Sunday Post 57: Gourds in the Glad bag

Posted by Danny

I occasionally teach my adult Sunday School class.  We study the bible trying to understand the historical times as well as trying to figure out what it can mean for us today.  By far, my favorite verse to teach was written by the apostle Paul and is in the book of Colossians:  “Wives, submit to your husbands, as is fitting in the Lord.”

When that verse would appear in a lesson, I would read it slowly, awaiting my wife’s reaction.  She’d grab the sides of her skirt, cross her arms and shift in her chair.  I knew I was treading on thin ice.

Some of the men in class might have wanted to believe this verse was the true desire of God, but our wives wouldn’t let us.  Lisa had a great many talents but submission was not one of them.

As much as I enjoyed sparring back and forth with the women in the class about God wanting them to submit to their husbands, I did not want that in a wife and that is not what I want for my girls. 

Perhaps it’s because I have never seen that exemplified in my family.

We called one of my grandmothers Idee (her name was Ivy).  She did not submit!

One day she came home from work and my grandfather had her housekeeper, Ophelia, out hoeing in his garden.  Idee was not happy.

“Spurgeon!  If you ever come in my house and tell Ophelia to dig in that damn garden, I’ll have your head.  You need a farm hand?  You go find your own!”

The next day he dropped off a crop of squash on Idee’s kitchen counter which he’d grown himself (well, with a little help from Ophelia).  Idee opened the lid of the trashcan and with one swoop of her arm across the formica counter deposited the 12 yellow gourds into the Glad bag.

“Take my maid outside to hoe and then drop these damn dirty vegetables on my counter.  You bring any more of this %$&# in here and I’ll…”  She finished the sentence under her breath.  I intently looked down at The Florence Morning News as if I didn’t hear.

Papa didn’t get mad.  He just laughed it off.  Plus, I think he was scared of her.

Someone recently told me, “Your mother is the sweetest lady.”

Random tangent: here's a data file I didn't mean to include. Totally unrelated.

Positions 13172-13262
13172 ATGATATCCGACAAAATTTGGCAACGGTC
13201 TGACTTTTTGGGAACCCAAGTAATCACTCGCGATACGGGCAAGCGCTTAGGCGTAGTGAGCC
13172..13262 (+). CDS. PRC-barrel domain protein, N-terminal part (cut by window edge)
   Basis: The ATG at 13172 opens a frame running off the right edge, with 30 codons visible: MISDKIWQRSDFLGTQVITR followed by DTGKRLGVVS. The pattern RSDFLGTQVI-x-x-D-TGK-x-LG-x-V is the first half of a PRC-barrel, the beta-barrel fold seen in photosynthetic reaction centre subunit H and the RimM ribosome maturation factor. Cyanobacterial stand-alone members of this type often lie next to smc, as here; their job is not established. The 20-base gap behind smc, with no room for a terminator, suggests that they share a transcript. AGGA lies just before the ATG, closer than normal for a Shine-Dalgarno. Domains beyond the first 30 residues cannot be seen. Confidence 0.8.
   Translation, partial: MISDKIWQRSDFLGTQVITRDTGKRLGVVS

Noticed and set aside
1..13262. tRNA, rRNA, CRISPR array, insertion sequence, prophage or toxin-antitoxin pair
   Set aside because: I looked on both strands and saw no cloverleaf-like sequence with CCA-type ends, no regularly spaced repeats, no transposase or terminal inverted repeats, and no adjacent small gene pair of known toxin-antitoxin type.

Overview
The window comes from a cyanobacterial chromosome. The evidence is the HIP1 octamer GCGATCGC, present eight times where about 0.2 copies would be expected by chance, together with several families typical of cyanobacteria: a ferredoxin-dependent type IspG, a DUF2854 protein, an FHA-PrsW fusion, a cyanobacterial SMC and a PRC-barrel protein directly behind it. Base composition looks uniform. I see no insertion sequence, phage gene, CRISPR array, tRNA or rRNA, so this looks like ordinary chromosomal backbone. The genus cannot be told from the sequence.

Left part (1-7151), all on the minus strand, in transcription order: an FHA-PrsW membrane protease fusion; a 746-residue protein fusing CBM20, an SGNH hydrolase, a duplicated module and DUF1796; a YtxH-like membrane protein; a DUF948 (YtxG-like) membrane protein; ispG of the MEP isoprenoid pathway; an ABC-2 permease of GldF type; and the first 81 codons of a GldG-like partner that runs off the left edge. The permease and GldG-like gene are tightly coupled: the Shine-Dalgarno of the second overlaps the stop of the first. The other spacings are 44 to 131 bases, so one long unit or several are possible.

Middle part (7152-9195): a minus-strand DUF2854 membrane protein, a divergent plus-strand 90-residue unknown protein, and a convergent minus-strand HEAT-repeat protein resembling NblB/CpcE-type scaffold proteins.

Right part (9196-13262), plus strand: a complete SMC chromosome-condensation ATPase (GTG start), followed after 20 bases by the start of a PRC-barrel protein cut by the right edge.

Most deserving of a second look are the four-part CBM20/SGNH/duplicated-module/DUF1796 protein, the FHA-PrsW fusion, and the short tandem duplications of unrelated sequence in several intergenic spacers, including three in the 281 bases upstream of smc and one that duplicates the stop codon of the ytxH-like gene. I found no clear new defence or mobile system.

Well, she’s sweet, but she’s not the sweetest.  Let’s just say she sometimes has opinions and obviously her mother, Ivy, didn’t set a great example of demure.

Yes – my girls are surrounded by strong women.  Lisa’s sister has a PhD from John’s Hopkins and a MD from Harvard.  She’s going to save the continent of Africa from AIDS.  And the only thing my mother-in-law has ever submitted to was a mandatory drug test upon hire in the local school system (she passed).

My dream for my girls is not for them to submit, in marriage or career, but rather to be confident and sure of what they want and need.  And if any guy thinks he’s gonna come in and find a Tanner girl willing to cater to his every whim, he might get a rude awakening.  Thus far, I see glimpses of thoughtfulness but not a lot of surrender.

Good luck fellas.

Moms, how do they do all that?

This is just the beginning...

Posted by Danny

Last Monday morning I nearly went into a panic.  I received four emails from other moms (when I’m in this mode I consider myself one of them) about signing kids up for summer camp.  I’m not sure why all of them emailed on the same morning.  Is there a national Begin to Think About What You’re Doing with Your Kids All Summer day that I had missed?  Do all mom’s just intrinsically know that the third Monday in January is THE kickoff for beginning your summer plans?  Was there a mailing that I missed?  Is it genetic?  I don’t know.  But I entered that date in my outlook calendar with an annual reminder.  Next year I’m going to email them first.